Are driverless cars, also known as autonomous cars, still the future?
A few years ago it seemed highways of self-driving cars was imminent. However after some setbacks, including a class action lawsuit against Tesla Motors over their autopilot system and a fatal crash involving a pedestrian and an Uber autonomous vehicle, it seems some of the initial excitement has been tempered.
Deuterman Law Group first discussed the emerging legal and insurance issues of autonomous vehicles in 2016 on our blog. We posed the question, «When a driverless car causes a crash, who is legally liable?» The answer was largely unknown at that time.
Would the car owner be liable? The car manufacturer? The software engineer who designed the auto-pilot program? Is there a separate standard of liability if it shifts from driver liability to product liability?
Some of those questions are still unknown, but as legislation has developed, North Carolina is ahead of the curve as reported by Shea Denning on the North Carolina Criminal Law Blog by the UNC School of Government. The General Assembly ratified a bill allowing fully autonomous vehicles on state roads.
As we originally discussed, there are different levels of automation set by the National Highway Transportation Safety Administration, and there are two levels of fully autonomous vehicles.
The highest level, SAE Level 5, is an automated system that can perform all driving tasks under all conditions that a human driver could perform. When we think “driverless cars” this is what most often comes to mind – a vehicle that does all the driving for you without any human input.
Level SAE 4 vehicles have an automated system that can conduct the driving task and monitor the driving environment, and the human need not take back control, but the automated system can operate only in certain environments and under certain conditions.
In 2017 North Carolina enacted regulations define fully autonomous vehicles this way: «A motor vehicle equipped with an automated driving system that will not at any time require an occupant to perform any portion of the dynamic driving task when the automated driving system is engaged.»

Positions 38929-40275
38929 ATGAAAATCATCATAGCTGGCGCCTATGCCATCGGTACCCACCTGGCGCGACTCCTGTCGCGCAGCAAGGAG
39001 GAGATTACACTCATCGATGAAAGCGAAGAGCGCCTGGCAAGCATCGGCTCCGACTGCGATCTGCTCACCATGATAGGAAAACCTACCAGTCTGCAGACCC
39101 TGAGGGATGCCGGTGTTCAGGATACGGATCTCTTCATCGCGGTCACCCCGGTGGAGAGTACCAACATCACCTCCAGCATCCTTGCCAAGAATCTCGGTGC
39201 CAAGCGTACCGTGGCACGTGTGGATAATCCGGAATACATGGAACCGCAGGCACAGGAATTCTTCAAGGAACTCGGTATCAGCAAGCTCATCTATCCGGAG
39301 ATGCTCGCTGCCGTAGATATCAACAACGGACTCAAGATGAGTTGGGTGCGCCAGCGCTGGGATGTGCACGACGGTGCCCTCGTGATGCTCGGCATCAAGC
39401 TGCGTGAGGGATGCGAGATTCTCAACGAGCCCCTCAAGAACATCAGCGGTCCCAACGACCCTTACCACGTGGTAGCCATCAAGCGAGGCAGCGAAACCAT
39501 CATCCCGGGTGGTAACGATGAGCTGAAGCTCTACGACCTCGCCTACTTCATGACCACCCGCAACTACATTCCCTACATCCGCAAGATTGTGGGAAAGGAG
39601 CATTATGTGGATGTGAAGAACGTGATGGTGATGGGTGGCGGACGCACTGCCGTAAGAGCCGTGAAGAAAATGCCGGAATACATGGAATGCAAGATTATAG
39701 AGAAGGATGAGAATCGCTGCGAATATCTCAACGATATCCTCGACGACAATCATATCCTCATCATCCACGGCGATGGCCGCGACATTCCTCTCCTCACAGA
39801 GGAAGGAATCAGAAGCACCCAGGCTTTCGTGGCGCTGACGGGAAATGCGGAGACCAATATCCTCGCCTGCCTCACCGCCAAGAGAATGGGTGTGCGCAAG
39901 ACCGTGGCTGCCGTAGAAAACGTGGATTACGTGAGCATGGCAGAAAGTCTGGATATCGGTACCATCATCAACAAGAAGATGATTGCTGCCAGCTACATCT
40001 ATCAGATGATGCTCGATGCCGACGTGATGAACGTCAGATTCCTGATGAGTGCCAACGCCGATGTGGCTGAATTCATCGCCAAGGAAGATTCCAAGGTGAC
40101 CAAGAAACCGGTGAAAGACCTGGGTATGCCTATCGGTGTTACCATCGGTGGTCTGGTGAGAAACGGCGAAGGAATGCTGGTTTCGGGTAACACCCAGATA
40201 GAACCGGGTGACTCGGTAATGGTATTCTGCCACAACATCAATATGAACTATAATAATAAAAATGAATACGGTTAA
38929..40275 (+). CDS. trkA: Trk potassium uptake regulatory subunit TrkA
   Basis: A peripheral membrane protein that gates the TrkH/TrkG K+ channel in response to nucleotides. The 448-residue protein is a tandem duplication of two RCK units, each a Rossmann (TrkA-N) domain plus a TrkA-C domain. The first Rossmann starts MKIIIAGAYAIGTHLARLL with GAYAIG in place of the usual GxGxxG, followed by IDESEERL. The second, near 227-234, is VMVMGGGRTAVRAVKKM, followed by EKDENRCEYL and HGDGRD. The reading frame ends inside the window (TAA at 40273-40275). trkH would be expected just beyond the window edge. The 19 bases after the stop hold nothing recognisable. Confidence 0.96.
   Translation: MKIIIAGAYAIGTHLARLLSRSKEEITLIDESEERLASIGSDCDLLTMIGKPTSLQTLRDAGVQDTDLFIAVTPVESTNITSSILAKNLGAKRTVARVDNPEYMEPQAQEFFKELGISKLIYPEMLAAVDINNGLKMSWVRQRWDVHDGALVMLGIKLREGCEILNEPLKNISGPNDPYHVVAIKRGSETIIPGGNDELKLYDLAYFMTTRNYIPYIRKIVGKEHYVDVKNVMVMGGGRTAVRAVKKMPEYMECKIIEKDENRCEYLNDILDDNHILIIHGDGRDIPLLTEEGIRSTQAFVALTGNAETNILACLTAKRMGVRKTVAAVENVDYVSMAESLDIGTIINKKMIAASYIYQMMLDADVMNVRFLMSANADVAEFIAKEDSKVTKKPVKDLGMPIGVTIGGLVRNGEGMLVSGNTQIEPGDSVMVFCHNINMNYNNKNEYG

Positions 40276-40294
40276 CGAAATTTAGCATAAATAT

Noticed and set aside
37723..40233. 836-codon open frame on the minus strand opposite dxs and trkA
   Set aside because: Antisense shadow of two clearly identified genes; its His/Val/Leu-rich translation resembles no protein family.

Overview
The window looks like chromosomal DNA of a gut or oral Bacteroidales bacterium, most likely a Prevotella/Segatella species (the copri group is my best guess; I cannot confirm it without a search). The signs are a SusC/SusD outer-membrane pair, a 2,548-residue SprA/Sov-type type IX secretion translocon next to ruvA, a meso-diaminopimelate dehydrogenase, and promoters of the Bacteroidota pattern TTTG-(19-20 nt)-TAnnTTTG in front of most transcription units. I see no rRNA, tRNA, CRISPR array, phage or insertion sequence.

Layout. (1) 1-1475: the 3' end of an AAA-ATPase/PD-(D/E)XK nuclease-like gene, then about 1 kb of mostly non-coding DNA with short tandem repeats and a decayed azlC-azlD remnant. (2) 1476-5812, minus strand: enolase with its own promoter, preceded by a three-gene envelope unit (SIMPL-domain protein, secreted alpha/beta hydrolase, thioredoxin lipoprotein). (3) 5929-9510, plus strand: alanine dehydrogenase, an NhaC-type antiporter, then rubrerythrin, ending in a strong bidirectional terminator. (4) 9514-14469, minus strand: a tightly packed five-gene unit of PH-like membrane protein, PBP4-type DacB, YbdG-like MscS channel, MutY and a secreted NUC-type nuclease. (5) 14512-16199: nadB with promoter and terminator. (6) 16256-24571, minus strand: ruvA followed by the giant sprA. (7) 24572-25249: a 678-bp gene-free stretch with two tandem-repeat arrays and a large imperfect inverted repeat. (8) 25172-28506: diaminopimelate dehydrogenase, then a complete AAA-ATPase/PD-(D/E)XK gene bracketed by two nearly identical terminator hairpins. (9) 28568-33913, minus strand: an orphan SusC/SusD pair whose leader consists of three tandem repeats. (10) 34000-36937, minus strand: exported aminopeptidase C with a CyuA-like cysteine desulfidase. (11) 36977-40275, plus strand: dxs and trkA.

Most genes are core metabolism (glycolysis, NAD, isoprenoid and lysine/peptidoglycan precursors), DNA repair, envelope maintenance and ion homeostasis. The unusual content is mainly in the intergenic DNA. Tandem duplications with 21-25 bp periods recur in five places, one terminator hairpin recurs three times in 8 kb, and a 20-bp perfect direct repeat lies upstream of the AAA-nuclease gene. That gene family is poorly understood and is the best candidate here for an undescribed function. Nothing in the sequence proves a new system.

A dynamic driving task is defined as a «real-time operational and tactical control function required to operate a motor vehicle in motion or which has the engine running.«
An interesting note to this legislation is that there is no requirement that the person operating a fully autonomous vehicle with the automated driving system engaged be a licensed driver.
Note that the absence of the license requirement only applies when the automated driving system is engaged and does not allow unlicensed drivers to handle the dynamic driving tasks. Also the legislature expressly holds the registered owner of a fully autonomous vehicle responsible for any moving violations involving the vehicle.
This means if you are the owner of a Level 4 or Level 5 vehicle that is pulled over for speeding or improper lane change, you are still held responsible and can receive a citation.
At this time there are no SAE Level 4 or Level 5 vehicles on the market, but the major car manufacturers are actively developing them.
This spring SAE International, Ford, GM and Toyota announced the formation of the Automated Vehicle Safety Consortium, which seeks to develop and implement safety standards for autonomous vehicles.
As for the https://www.businessinsider.com/driverless-cars-could-negatively-affect-insurance-industry-2017-2insurance questions surrounding driverless cars, those remain to be fully explored. If self-driving cars reduce the risk of a collision, it would seem insurance premiums would also be reduced. If a human driver no longer has the burden, or even the capacity, to control the vehicle in accordance with motor vehicle laws, responsibility will shift to the manufacturers and sellers of the cars.